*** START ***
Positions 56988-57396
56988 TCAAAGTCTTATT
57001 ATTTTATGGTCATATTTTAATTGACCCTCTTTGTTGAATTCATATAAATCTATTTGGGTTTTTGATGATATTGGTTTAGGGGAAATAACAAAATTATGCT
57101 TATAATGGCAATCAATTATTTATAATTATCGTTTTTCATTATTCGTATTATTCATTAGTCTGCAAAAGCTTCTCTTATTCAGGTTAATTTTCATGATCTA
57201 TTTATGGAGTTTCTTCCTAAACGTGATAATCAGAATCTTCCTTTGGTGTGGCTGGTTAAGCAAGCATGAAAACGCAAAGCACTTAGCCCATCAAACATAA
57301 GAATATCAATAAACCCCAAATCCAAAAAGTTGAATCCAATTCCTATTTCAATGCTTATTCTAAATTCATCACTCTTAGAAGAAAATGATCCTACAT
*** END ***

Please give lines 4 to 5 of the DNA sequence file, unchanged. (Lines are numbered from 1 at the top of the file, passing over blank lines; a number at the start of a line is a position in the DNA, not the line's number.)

57101 TATAATGGCAATCAATTATTTATAATTATCGTTTTTCATTATTCGTATTATTCATTAGTCTGCAAAAGCTTCTCTTATTCAGGTTAATTTTCATGATCTA
57201 TTTATGGAGTTTCTTCCTAAACGTGATAATCAGAATCTTCCTTTGGTGTGGCTGGTTAAGCAAGCATGAAAACGCAAAGCACTTAGCCCATCAAACATAA